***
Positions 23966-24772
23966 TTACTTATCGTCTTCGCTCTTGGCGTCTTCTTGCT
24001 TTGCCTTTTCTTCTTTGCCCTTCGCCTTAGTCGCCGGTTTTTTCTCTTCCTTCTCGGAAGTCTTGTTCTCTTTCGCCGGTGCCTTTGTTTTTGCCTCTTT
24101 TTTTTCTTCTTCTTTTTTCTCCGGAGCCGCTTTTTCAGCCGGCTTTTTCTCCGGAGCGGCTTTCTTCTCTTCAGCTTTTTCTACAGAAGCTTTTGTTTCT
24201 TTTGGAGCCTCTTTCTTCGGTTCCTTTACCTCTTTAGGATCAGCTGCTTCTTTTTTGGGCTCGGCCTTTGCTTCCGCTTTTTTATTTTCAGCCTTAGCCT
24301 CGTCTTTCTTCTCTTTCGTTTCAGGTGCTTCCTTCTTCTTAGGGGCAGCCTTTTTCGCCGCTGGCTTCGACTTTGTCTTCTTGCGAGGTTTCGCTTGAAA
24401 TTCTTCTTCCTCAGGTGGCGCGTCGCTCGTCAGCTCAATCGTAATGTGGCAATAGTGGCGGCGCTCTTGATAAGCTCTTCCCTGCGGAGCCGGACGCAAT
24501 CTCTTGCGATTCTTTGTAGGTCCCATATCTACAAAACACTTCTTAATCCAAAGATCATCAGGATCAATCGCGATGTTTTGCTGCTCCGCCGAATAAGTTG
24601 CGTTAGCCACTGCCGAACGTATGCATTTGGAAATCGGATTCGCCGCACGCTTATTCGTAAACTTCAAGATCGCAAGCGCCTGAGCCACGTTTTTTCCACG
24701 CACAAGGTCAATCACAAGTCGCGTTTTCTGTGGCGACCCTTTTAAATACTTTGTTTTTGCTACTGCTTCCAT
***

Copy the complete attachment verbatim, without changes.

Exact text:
Positions 23966-24772
23966 TTACTTATCGTCTTCGCTCTTGGCGTCTTCTTGCT
24001 TTGCCTTTTCTTCTTTGCCCTTCGCCTTAGTCGCCGGTTTTTTCTCTTCCTTCTCGGAAGTCTTGTTCTCTTTCGCCGGTGCCTTTGTTTTTGCCTCTTT
24101 TTTTTCTTCTTCTTTTTTCTCCGGAGCCGCTTTTTCAGCCGGCTTTTTCTCCGGAGCGGCTTTCTTCTCTTCAGCTTTTTCTACAGAAGCTTTTGTTTCT
24201 TTTGGAGCCTCTTTCTTCGGTTCCTTTACCTCTTTAGGATCAGCTGCTTCTTTTTTGGGCTCGGCCTTTGCTTCCGCTTTTTTATTTTCAGCCTTAGCCT
24301 CGTCTTTCTTCTCTTTCGTTTCAGGTGCTTCCTTCTTCTTAGGGGCAGCCTTTTTCGCCGCTGGCTTCGACTTTGTCTTCTTGCGAGGTTTCGCTTGAAA
24401 TTCTTCTTCCTCAGGTGGCGCGTCGCTCGTCAGCTCAATCGTAATGTGGCAATAGTGGCGGCGCTCTTGATAAGCTCTTCCCTGCGGAGCCGGACGCAAT
24501 CTCTTGCGATTCTTTGTAGGTCCCATATCTACAAAACACTTCTTAATCCAAAGATCATCAGGATCAATCGCGATGTTTTGCTGCTCCGCCGAATAAGTTG
24601 CGTTAGCCACTGCCGAACGTATGCATTTGGAAATCGGATTCGCCGCACGCTTATTCGTAAACTTCAAGATCGCAAGCGCCTGAGCCACGTTTTTTCCACG
24701 CACAAGGTCAATCACAAGTCGCGTTTTCTGTGGCGACCCTTTTAAATACTTTGTTTTTGCTACTGCTTCCAT